Unless the Department of Labor makes changes to its pending fiduciary rule, fee-based RIAs could be subject to extensive new compliance requirements whenever they recommend IRA rollovers.
A little-known provision in the rule would capture RIAs under the DOL’s proposed best-interest contract exemption (BICE) if RIAs recommend a rollover and their fees are higher than the retirement plan’s.
The fact that RIAs charge higher fees to cover the extra cost of advice is immaterial.
Many fee-based advisors, because of their level fees, have assumed they would be unaffected by the DOL’s rulemaking.
But that’s not the case.
“If the RIA will make higher fees on that money in the IRA than in the plan, it is a conflict of interest and a prohibited transaction,” said ERISA lawyer Fred Reish, a partner at Drinker Biddle & Reath in Los Angeles. “That means that the RIA will need to comply with the conditions of the best-interest contract exemption.”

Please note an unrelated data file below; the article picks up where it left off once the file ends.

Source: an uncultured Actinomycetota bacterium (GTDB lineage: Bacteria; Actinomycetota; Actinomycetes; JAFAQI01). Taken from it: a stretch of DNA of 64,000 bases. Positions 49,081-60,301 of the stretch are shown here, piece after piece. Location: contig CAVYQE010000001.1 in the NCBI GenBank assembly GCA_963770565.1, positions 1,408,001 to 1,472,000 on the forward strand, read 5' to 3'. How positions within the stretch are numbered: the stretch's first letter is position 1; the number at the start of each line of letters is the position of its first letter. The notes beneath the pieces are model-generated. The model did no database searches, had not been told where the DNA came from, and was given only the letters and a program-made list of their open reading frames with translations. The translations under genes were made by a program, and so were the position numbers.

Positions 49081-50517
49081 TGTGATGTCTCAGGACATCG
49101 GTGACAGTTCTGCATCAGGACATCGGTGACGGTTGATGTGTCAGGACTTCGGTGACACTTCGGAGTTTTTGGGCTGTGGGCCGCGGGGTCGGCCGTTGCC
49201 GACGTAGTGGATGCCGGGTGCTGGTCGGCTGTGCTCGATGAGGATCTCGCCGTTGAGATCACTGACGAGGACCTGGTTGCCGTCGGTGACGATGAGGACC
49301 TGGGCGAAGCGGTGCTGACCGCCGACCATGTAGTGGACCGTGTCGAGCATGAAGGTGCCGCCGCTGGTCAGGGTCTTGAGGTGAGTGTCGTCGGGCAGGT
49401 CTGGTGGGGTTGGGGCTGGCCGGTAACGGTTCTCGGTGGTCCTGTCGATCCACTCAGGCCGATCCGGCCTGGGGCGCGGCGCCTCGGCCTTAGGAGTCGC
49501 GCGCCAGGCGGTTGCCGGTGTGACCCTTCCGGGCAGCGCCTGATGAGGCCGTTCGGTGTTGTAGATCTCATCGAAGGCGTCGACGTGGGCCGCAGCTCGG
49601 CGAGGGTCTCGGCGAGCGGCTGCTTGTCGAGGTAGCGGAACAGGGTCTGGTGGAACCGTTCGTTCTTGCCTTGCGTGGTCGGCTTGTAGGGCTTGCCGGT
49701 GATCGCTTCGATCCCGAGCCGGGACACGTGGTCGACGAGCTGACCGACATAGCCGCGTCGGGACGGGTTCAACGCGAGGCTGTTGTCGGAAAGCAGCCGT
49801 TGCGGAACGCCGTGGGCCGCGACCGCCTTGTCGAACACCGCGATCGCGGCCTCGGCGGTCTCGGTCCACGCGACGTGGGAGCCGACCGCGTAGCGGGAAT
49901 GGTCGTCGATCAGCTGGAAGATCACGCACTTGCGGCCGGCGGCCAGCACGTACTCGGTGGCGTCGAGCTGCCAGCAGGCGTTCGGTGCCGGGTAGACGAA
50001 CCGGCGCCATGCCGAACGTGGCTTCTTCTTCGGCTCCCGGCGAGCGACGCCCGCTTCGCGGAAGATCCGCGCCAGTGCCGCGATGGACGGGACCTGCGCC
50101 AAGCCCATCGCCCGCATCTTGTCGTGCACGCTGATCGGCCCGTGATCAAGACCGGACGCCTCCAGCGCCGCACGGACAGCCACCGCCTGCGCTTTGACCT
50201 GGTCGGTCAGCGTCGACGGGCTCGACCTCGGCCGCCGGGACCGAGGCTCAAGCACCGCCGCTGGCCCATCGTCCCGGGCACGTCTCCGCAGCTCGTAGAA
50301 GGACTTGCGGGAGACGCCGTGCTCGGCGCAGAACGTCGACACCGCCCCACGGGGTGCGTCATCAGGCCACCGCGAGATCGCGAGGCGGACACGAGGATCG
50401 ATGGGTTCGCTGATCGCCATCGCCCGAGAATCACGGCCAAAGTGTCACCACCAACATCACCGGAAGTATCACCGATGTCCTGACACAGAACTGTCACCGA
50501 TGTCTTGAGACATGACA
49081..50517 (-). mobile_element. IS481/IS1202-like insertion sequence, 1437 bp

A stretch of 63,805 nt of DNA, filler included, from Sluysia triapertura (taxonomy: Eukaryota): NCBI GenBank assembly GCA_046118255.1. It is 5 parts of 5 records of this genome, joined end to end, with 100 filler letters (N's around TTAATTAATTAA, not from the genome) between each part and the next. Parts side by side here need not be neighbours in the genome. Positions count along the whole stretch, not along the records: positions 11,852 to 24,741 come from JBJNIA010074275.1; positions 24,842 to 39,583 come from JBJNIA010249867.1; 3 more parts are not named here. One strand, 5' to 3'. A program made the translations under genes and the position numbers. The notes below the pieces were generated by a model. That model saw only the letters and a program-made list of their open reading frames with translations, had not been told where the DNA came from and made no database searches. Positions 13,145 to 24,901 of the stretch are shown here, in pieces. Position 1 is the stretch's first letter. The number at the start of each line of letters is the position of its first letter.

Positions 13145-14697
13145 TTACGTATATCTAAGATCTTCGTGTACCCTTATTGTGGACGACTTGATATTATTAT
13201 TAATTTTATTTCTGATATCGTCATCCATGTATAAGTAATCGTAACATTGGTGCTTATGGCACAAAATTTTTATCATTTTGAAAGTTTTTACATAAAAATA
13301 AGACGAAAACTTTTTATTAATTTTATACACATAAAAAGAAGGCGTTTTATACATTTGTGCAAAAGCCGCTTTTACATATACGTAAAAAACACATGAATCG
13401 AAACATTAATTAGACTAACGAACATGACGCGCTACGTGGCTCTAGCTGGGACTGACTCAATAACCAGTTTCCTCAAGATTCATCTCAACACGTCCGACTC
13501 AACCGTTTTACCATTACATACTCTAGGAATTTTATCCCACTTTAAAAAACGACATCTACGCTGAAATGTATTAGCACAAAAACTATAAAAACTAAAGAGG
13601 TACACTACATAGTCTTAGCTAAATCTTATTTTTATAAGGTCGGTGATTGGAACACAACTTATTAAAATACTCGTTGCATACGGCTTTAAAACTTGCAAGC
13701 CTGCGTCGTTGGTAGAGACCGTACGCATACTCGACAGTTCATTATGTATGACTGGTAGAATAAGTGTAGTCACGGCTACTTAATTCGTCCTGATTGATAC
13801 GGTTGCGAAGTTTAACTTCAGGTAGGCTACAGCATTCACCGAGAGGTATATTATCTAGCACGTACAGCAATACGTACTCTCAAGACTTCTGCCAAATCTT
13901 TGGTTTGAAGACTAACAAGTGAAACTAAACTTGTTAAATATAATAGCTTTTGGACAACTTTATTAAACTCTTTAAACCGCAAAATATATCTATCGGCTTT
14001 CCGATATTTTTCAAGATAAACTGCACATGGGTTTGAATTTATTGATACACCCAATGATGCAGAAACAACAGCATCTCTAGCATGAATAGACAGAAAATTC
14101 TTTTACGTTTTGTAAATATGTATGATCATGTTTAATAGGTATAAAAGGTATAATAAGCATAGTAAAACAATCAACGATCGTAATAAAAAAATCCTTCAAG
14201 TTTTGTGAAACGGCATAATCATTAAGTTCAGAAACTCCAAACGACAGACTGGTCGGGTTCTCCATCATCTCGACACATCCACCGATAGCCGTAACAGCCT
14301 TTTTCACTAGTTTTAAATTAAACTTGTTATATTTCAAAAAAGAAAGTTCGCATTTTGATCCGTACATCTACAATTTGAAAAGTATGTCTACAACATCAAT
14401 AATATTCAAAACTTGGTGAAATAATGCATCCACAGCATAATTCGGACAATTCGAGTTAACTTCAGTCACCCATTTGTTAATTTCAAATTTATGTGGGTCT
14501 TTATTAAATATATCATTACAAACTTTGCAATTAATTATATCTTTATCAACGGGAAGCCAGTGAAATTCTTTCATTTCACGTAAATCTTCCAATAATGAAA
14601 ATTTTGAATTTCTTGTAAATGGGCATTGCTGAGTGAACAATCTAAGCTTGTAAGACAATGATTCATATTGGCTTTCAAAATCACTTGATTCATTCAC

In addition, RIAs who have revenue-sharing deals or get marketing allowances from product sponsors or custodians would also be subject to the BICE, said David Bellaire, general counsel at the Financial Services Institute.
And that means more compliance work for advisors.
The BICE “requires that the advisor sign a specific contract [with a client], and provide extensive point-of-sale, annual and website disclosures,” Bellaire said.
Although not the DOL’s intent, the American Retirement Association (ARA) thinks the rule could actually prohibit RIAs from handling rollovers.